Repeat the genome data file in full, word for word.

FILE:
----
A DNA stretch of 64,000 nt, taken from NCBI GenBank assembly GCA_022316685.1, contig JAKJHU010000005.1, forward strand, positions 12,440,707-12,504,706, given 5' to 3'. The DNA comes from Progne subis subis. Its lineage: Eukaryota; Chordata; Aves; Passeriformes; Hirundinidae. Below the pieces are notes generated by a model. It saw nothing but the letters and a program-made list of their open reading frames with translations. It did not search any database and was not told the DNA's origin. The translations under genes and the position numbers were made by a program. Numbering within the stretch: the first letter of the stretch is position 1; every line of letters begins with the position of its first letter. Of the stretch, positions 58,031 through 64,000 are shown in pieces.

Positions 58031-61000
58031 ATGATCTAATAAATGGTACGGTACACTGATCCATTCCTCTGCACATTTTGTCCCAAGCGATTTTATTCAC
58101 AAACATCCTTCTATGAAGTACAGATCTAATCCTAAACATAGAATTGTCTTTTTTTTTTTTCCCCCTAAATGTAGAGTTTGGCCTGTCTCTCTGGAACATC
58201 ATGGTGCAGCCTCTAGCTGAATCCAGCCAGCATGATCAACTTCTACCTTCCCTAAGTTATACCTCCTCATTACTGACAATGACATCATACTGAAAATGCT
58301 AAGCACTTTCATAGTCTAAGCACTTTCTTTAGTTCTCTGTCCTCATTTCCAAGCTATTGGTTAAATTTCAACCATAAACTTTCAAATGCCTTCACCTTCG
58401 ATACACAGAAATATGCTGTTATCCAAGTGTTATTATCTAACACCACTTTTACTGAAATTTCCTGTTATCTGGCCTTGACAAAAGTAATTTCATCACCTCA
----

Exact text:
A DNA stretch of 64,000 nt, taken from NCBI GenBank assembly GCA_022316685.1, contig JAKJHU010000005.1, forward strand, positions 12,440,707-12,504,706, given 5' to 3'. The DNA comes from Progne subis subis. Its lineage: Eukaryota; Chordata; Aves; Passeriformes; Hirundinidae. Below the pieces are notes generated by a model. It saw nothing but the letters and a program-made list of their open reading frames with translations. It did not search any database and was not told the DNA's origin. The translations under genes and the position numbers were made by a program. Numbering within the stretch: the first letter of the stretch is position 1; every line of letters begins with the position of its first letter. Of the stretch, positions 58,031 through 64,000 are shown in pieces.

Positions 58031-61000
58031 ATGATCTAATAAATGGTACGGTACACTGATCCATTCCTCTGCACATTTTGTCCCAAGCGATTTTATTCAC
58101 AAACATCCTTCTATGAAGTACAGATCTAATCCTAAACATAGAATTGTCTTTTTTTTTTTTCCCCCTAAATGTAGAGTTTGGCCTGTCTCTCTGGAACATC
58201 ATGGTGCAGCCTCTAGCTGAATCCAGCCAGCATGATCAACTTCTACCTTCCCTAAGTTATACCTCCTCATTACTGACAATGACATCATACTGAAAATGCT
58301 AAGCACTTTCATAGTCTAAGCACTTTCTTTAGTTCTCTGTCCTCATTTCCAAGCTATTGGTTAAATTTCAACCATAAACTTTCAAATGCCTTCACCTTCG
58401 ATACACAGAAATATGCTGTTATCCAAGTGTTATTATCTAACACCACTTTTACTGAAATTTCCTGTTATCTGGCCTTGACAAAAGTAATTTCATCACCTCA